UN Concerned About the Deadly Consequences of Covid19 Myths
Yesterday, the UN expressed concerns over the consequences of people falling prey to myths and misinformation surrounding Covid19, which are putting people at risk by lulling them into a false sense of security. “These misinformation campaigns could literally cost lives. All it will take is a few people, even just one who is infected, not obeying a curfew, not following protocols, to set off a chain reaction. It is one of the major challenges for governments and for the UN across the region,” Sanaka Samarasinha, the UN resident coordinator for the Pacific, told The Guardian.
The UN is particularly worried about the unproven, and frequently false, Covid19 information circulating on social media. Rumors are everywhere: that 5G networks spread Covid19, that the infection does not spread in hot, tropical climates, or that cold, snowy weather can kill the virus; people are sharing fake ‘cures’ such as steam inhalation therapy, or blowing hot air from blow dryers up the nose, or consuming onion and garlic, or even methanol. This has led to the UN collaborating with social media companies to tackle misinformation. Now, while Facebook has started removing content about Covid19 that makes false claims about cures, treatments, or the availability of essential services, or the severity of the outbreak, Instagram has started removing Covid19-related content that is not posted by official health organizations. To deal with misinformation on TikTok, WHO itself joined the video-sharing social network. This plethora of misinformation prompted the WHO to create a regularly updated post on myth-busters on their website.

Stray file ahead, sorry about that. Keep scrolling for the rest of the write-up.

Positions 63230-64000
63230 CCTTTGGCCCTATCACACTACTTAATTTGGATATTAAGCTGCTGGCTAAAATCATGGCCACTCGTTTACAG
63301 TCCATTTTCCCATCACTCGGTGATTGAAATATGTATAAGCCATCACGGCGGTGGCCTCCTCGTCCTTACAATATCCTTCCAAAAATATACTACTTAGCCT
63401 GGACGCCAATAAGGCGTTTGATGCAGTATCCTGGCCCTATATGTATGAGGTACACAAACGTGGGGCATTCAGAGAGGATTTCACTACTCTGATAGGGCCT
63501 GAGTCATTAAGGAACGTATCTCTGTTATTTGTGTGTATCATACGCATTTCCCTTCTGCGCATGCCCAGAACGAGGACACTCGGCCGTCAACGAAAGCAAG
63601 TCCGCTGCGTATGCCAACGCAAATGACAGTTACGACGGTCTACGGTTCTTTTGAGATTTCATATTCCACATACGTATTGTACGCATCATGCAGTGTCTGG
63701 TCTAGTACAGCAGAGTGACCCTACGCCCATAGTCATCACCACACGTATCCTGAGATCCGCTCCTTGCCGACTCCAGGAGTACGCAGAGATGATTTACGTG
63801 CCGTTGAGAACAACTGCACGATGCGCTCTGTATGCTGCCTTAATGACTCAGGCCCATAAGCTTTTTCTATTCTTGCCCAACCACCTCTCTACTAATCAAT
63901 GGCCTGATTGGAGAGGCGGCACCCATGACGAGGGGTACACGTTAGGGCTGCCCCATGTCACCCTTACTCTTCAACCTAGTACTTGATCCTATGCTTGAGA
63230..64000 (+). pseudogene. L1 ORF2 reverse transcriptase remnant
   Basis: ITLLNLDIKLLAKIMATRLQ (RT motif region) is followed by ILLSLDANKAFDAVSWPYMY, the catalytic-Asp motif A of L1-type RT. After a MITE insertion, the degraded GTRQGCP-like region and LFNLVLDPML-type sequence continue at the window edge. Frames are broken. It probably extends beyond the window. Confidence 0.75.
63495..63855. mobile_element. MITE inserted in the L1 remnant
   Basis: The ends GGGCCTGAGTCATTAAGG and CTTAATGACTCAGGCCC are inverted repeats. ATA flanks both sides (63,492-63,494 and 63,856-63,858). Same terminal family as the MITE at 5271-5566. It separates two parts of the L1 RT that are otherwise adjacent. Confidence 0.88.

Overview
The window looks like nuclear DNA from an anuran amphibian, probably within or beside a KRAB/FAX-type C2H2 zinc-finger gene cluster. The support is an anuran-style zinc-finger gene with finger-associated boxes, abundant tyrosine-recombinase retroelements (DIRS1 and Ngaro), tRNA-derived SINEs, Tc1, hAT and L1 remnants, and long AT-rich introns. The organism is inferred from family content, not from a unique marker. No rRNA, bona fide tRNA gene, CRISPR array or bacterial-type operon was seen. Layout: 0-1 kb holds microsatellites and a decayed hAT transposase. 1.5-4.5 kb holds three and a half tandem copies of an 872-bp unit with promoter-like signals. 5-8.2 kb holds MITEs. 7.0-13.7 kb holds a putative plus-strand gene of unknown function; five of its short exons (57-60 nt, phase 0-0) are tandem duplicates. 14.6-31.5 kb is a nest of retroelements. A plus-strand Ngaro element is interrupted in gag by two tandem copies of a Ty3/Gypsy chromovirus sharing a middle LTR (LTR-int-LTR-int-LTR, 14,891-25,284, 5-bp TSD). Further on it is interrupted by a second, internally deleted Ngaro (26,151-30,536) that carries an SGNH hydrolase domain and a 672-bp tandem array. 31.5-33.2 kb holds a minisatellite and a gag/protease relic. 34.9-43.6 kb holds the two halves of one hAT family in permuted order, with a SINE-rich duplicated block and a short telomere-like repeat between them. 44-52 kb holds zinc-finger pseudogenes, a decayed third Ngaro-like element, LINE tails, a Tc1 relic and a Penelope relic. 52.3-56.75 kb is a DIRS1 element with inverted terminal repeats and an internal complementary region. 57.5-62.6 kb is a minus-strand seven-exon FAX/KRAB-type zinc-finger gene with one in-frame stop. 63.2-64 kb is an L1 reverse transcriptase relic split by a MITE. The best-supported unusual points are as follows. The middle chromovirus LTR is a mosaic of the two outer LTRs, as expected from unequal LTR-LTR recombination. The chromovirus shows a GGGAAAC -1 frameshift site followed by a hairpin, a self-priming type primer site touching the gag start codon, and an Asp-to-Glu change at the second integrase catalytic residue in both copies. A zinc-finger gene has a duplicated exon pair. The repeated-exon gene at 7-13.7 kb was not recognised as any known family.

However, governments around the world have themselves played a major role in propagating misinformation around the pandemic. In the U.S., President Donald Trump has been promoting hydroxychloroquine (HCQ) — a 1940s anti-malaria drug — as a cure for Covid19, despite the fact that the initial study proving its efficacy against the novel coronavirus has been retracted. In another part of the world, Mike Mbuvi Sonko, the governor of Nairobi, distributed bottles of cognac to the poor, claiming that it would offer protection against Covid19, in turn forcing Hennessey to clarify that its alcohol does not possess any such properties. Meanwhile, Brazilian President Jair Bolsanaro dismissed the pandemic as a “little flu,” leading the Brazilian mafia to enforce strict curfews in the country to slow down the spread of Covid19.
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In India as well, PM Narendra Modi has urged Indians time and again to incorporate the immunity-boosting guidelines published on the Ayush ministry’s website to fight the novel coronavirus. These include drinking warm water throughout the day, practicing yoga, using condiments like turmeric, cumin, coriander, and garlic while cooking, and practising steam inhalation therapy, among other things. These tactics, however, do not have any scientific evidence supporting their effectiveness against Covid19. The PM continues to endorse these guidelines despite meeting representatives of the ministry last month to underline the importance of countering and fact-checking unsubstantiated claims of having cures for the novel coronavirus.
“There seems to be barely an area left untouched by disinformation in relation to the Covid19 crisis, ranging from the origin of the coronavirus, through to unproven prevention and cures, and encompassing responses by governments, companies, celebrities and others. When disinformation is repeated and amplified, including by influential people, the grave danger is that information which is based on truth, ends up having only marginal impact,” Guy Berger, UNESCO Director for Policies and Strategies, told UN News this week. He also announced a new UN Communications Response initiative “to flood the Internet with facts and science.”
“We’re not just fighting an epidemic; we’re fighting an infodemic. Fake news spreads faster and more easily than this virus, and is just as dangerous. If we don’t [tackle misinformation], we are headed down a dark path that leads nowhere but division and disharmony. This is a time for facts, not fear. This is a time for rationality, not rumors,” Tedros Adhanom Ghebreyesus, director-general of the WHO, had said at the beginning of the outbreak while addressing the Munich Security conference.